The vast majority of Nigerians do not have a bank account. An article stated that out of the 150 million or so people who live in Nigeria, only 22.5 million bank accounts exist. Many people cannot use banks because they are illiterate. If you can’t read, you cannot maintain a bank account. Many people do not want to deal with the wahala and stress of opening a bank account. When I went to open mine, I filled out my form, handed over my wad of cash then had to wait two whole weeks before I received my bank account number and my ATM card. When I returned a week later to see how far, the bankers said my money was in “ibi kan ti won n toju dada (one place they are taking care of it well).” Two weeks with no word about the whereabouts of my money? It’s no wonder many Nigerians distrust the banks and therefore choose to keep their money in a box under the bed rather than a bank account.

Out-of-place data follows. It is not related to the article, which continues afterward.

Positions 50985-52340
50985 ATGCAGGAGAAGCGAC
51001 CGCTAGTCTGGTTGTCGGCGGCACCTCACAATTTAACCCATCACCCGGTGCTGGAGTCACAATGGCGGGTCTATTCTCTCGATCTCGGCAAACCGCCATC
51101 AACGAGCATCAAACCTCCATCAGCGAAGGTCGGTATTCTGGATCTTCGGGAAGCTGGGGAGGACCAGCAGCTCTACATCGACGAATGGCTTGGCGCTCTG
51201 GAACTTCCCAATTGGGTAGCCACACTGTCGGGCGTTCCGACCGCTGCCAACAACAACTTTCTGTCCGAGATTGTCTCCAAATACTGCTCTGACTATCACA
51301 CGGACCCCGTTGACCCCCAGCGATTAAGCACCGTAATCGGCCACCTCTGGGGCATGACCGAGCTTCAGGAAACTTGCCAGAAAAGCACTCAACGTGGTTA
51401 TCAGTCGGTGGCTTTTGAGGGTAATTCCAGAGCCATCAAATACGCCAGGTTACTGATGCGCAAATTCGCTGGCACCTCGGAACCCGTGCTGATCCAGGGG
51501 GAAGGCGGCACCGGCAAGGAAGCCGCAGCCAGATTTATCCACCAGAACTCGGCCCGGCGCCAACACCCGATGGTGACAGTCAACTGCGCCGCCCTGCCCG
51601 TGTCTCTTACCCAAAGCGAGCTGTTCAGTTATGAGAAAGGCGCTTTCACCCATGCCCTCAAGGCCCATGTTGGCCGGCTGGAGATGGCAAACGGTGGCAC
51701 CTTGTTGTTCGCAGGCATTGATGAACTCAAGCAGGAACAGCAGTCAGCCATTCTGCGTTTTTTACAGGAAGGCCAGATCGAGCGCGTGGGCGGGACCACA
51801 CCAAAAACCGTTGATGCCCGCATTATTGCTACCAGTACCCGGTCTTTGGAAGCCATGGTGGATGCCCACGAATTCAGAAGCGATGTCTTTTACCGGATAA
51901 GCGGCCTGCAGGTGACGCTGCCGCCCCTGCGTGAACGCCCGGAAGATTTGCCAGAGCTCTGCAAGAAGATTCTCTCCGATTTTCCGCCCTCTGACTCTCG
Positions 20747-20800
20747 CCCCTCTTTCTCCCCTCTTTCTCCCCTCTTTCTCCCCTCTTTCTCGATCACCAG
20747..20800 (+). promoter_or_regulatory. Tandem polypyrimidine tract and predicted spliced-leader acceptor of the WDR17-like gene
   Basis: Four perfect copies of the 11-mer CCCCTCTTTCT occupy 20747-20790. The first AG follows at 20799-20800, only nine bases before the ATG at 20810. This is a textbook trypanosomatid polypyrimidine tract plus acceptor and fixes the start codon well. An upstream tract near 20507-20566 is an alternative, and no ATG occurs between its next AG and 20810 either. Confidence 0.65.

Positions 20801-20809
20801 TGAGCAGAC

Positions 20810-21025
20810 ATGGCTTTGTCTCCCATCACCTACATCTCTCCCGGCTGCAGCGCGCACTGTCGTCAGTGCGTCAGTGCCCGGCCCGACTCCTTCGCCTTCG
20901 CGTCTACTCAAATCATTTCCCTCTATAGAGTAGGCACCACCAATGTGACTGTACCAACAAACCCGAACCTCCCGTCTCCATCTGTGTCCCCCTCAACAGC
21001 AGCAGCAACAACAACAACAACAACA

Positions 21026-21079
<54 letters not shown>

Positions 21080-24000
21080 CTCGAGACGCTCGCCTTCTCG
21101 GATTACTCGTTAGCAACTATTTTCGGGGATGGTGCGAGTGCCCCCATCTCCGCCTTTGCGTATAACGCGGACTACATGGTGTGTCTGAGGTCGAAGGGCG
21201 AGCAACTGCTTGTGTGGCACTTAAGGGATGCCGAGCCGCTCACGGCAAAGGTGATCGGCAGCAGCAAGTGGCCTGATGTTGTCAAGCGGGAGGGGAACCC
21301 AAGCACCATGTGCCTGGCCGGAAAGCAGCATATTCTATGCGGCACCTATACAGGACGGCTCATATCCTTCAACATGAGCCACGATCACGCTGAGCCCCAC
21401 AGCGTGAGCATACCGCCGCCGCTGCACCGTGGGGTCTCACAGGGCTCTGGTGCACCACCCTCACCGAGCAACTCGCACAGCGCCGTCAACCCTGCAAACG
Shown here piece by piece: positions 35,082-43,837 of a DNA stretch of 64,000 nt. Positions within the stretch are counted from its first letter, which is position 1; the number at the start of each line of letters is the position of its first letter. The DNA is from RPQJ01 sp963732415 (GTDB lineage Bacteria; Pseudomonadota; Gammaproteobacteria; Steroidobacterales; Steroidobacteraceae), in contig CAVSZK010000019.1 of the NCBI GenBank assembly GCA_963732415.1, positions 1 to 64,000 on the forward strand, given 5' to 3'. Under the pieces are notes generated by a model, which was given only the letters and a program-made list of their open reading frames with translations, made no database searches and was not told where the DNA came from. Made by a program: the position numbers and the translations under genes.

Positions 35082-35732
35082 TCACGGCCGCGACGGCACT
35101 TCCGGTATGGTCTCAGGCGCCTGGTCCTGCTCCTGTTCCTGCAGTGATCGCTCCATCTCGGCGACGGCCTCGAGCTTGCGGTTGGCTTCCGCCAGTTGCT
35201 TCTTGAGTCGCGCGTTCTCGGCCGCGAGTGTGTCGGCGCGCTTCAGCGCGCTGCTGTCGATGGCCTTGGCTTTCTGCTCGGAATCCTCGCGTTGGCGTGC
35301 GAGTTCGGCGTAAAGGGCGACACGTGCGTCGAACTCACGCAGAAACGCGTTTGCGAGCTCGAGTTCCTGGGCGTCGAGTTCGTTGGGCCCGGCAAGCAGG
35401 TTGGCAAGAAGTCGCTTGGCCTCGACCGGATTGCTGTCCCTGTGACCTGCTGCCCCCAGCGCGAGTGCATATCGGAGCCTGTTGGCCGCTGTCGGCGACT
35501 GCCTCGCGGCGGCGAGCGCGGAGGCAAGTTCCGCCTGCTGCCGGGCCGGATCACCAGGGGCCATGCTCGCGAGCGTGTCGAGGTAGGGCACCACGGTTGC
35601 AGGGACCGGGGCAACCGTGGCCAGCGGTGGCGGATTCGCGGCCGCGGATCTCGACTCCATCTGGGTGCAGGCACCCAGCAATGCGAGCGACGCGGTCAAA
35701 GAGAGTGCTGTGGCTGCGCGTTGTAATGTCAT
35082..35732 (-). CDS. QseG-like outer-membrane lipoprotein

A recent report from the World Bank said $6 million worth of transactions takes place on the streets of Nigeria everyday. These are hand to hand exchanges of pure hard cash, no swipe of the plastic included. This probably explains why a lot of the Naira notes I get are totally brown and hardly discernible. But the Central Bank of Nigeria–the bank that prints all the Naira– wants to move away from the dependence on cash. They recently announced a plan to limit the amount of cash an individual can withdraw to N150,000 per day. That’s about $1,000 per day. The new policy aims to start June 1, 2012. While this is still highernthan the limits on ATM withdrawal in the U.S. of $200, $400 or $600 depending on the ATM, it might impact Nigerians who pay for everything, even their homes in cash.

I come from a country that covets the credit card, we even have key chain credit cards now. Many people don’t even carry cash anymore in the U.S. Living in a society that is entirely cash dependent is refreshing because I am never worried about paying my bills on time or my credit score. I still have my credit card here, tucked away in a safe place (I haven’t used it once). I don’t know if any other country is as cash dependent as Nigeria or what will happen to Nigeria as banks start limiting cash withdrawals and issuing credit cards. In the mean time we will watch with wallets open.

This is an interesting article on this topic.